What can I say after finishing Amelia Earhart: A Biography? It is a mighty fine book. Written by Doris L. Rich, this book feels well researched. This biography is intelligently written and perfectly paced. It is very linear, it doesn't go back and forth but follows the story of Amelia's life quite evenly. You get the feeling that every period of Amelia's life was of an interest to the biographer, and that seems to me a good thing. This biography is not very long (around 300 pages) but the book What can I say after finishing Amelia Earhart: A Biography? It is a mighty fine book. Written by Doris L. Rich, this book feels well researched. This biography is intelligently written and perfectly paced. It is very linear, it doesn't go back and forth but follows the story of Amelia's life quite evenly. You get the feeling that every period of Amelia's life was of an interest to the biographer, and that seems to me a good thing. This biography is not very long (around 300 pages) but the book is packed with information and the writing is, in that sense, very dense. It pains a very interesting picture of a known heroine. Only at times did I feel like the author wasn't objective and tried to push her own opinions about Amelia. There were many things about this book that I liked, and only a few that I didn't, so perhaps I could go so far as to say that I loved reading this book. It provided me with a whole new insight into the life of Amelia Earhart. Amelia Earhart- here is a woman that almost everyone has heard of, but few know in detail. I suppose that is the case with many legendary aviators. Often the legend obscures the person. I was somewhat familiar with Amelia before reading this book, but there was also a lot that I didn't know, especially about her private life. On overall, I do feel I've learned a lot from this book. For example, I had no idea that Amelia's father was a drunk, that her upbringing was so uncertain, or that she faced financial problems all her life. I didn't know she had to work so hard for so long, to balance five jobs at once, and on top of that, to give endless interviews and lectures, often exhausted and overworked. I knew about her bravery and aviation accomplishments, but I didn't know about her kindness, patience, self-disciple and all the hard work she had to put it into everything she ever did. Amelia had to work hard for very cent. As she one said, airplanes don't grow on trees. Because this book is so rich in historical information, I really took my time reading this one. I feel it is the kind of book that demands concentration. I didn't want to miss anything, so I read it slowly. I really like how the author focused more on Amelia's life than on her death, for it is her life that matters the most. Amelia was such a brave, kind and hardworking person and that is what we should remember, respect and admire about her. I found her life story fascinating and I feel like I learned a lot about her by reading this book. Much has been said about her death, and this book touches on that subject, but isn't her life what should primarily interest us? Another think I like is how realistic this book is. It doesn't glam things up. From urine drenched cockpits (female pilots had no way to relieve themselves on solo flights, did they?) to description of hardships and perils of early aviation. Early aviation was extremely dangerous. Regardless of gender, all early aviators risked their lives and were quite heroic. Without their sacrifices, commercial aviation would perhaps still be in development. Some aviators still risk their lives, now when I think of it. There are always explorers who will push the borders and many will probably die untimely dearth in the process. One could ask oneself- what is all for? Was it really necessary for Amelia to risk it all? There are certainly many questions one could ask not only about her life but those of many other female aviators. There is only downside to this book. While it is very real, I can't really be sure of how historically accurate it is. I have a feeling the writer tried to push her own mind a few times, especially in matters of G.P and Amelia's marriage. In addition, the author rarely lists her sources. I would have appreciated more footnotes and explanation of where did Rich get her data from. How can I be sure of how well the book is researched if I don't see the footnotes explaining where the claims come from? Sure, some things are common knowledge, but not all of them. In addition, the extremely negative way in which G.P is painted toward the end doesn't really have historical backing. It is all gossip more or less. We don't know for sure whether Amelia was unhappy in marriage with him. When a woman dies, one always blames the husband. But things are a bit more complicated than that. Still, even if I'm a bit uncertain about some parts of this biography, on overall I did enjoy it. It is very educating and you can always do your own research if you want to check on something or if you are not certain about some aspect of this early aviation heroine's life. Anyhow, I do recommend this biography. I think the author really did a great job of painting Amelia's personality for us while presenting a lot of interesting personal information. Whether it is 100 percent historically accurate, I can't say but a book like this one is a great place to start. If you have an interest in aviation or Amelia's life story, you'll surely enjoy it.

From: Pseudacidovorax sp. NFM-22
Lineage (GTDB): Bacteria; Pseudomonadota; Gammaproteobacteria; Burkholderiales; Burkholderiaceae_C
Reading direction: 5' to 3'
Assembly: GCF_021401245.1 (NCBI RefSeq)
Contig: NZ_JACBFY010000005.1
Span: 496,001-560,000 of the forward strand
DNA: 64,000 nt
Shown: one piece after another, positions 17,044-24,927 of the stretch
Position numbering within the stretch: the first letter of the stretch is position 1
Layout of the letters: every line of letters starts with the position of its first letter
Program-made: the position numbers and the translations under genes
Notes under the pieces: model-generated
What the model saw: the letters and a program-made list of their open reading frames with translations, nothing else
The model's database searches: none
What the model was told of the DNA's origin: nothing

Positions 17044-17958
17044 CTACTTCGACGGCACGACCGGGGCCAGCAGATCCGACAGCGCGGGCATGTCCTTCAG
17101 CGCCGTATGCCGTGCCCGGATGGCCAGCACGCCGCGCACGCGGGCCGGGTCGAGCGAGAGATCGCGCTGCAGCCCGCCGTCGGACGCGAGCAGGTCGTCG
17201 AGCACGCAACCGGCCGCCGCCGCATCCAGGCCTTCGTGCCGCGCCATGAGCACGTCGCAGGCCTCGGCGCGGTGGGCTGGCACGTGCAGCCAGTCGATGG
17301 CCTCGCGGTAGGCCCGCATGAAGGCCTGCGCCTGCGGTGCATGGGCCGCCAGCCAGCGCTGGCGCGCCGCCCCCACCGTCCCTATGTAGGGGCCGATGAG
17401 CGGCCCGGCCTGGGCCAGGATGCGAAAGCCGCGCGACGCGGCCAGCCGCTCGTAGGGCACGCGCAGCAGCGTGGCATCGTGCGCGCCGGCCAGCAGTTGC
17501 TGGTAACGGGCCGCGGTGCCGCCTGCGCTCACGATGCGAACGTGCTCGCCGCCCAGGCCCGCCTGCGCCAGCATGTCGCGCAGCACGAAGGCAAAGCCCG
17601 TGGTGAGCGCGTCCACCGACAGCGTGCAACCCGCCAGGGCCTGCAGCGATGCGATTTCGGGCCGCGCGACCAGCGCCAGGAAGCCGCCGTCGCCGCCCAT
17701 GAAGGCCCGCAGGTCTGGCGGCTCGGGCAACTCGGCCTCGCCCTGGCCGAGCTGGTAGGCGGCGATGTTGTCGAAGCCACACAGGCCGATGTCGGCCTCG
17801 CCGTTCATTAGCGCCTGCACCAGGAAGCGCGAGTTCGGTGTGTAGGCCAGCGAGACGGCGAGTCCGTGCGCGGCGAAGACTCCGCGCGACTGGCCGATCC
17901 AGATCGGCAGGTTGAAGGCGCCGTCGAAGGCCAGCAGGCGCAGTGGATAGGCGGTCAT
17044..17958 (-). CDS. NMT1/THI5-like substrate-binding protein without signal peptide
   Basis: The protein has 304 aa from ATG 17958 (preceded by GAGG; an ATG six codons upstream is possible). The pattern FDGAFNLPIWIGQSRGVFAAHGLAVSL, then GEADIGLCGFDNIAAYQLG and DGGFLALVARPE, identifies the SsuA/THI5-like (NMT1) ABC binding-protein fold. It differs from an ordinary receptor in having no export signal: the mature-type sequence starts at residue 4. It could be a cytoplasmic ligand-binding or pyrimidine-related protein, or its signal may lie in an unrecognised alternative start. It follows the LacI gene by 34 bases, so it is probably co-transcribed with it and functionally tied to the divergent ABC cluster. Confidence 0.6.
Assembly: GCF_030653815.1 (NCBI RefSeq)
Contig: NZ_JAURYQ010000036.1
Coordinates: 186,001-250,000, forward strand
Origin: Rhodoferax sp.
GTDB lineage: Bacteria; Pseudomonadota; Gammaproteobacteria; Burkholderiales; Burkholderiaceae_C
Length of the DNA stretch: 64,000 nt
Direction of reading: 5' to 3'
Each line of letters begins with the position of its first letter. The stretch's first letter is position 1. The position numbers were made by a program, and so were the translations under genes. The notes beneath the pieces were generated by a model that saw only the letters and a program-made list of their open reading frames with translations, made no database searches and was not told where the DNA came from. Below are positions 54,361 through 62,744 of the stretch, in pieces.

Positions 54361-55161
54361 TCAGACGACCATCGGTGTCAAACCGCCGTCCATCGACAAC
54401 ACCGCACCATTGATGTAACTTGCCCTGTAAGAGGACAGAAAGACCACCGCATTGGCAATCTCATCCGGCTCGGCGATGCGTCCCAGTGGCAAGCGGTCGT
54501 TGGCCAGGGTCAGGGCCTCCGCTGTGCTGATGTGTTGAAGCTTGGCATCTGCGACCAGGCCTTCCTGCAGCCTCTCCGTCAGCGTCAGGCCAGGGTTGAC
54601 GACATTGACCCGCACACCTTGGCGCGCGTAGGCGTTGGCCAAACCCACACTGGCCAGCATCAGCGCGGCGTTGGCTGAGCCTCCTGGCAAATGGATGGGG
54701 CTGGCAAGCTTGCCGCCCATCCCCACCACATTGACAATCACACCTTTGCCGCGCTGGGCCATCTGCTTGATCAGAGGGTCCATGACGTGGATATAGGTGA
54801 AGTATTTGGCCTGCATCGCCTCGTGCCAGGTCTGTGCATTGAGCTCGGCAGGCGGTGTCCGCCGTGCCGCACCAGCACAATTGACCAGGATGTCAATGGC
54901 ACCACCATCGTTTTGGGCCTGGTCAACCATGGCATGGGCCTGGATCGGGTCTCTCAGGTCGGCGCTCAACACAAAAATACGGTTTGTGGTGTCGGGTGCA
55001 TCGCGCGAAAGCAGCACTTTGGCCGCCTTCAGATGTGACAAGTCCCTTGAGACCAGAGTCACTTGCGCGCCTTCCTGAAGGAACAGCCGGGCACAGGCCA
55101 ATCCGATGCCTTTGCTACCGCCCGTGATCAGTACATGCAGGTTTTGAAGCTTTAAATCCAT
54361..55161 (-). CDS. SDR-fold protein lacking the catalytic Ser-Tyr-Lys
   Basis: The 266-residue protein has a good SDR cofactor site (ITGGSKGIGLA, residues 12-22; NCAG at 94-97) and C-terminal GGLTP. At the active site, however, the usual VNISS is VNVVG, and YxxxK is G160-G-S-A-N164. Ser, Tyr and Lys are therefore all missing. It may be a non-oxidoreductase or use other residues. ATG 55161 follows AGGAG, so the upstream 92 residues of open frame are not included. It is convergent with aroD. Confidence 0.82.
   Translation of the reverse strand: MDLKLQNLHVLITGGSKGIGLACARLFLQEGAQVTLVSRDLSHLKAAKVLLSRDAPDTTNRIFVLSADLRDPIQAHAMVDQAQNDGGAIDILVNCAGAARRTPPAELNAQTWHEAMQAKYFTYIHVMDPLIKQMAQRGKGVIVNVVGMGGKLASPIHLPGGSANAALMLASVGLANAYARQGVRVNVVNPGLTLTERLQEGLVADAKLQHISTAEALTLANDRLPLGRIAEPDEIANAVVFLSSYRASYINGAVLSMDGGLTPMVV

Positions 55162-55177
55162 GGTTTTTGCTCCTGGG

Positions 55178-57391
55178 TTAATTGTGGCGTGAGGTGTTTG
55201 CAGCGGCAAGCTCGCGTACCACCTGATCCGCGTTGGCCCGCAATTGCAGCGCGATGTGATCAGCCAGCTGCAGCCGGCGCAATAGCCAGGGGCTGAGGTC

2. 4 out of 5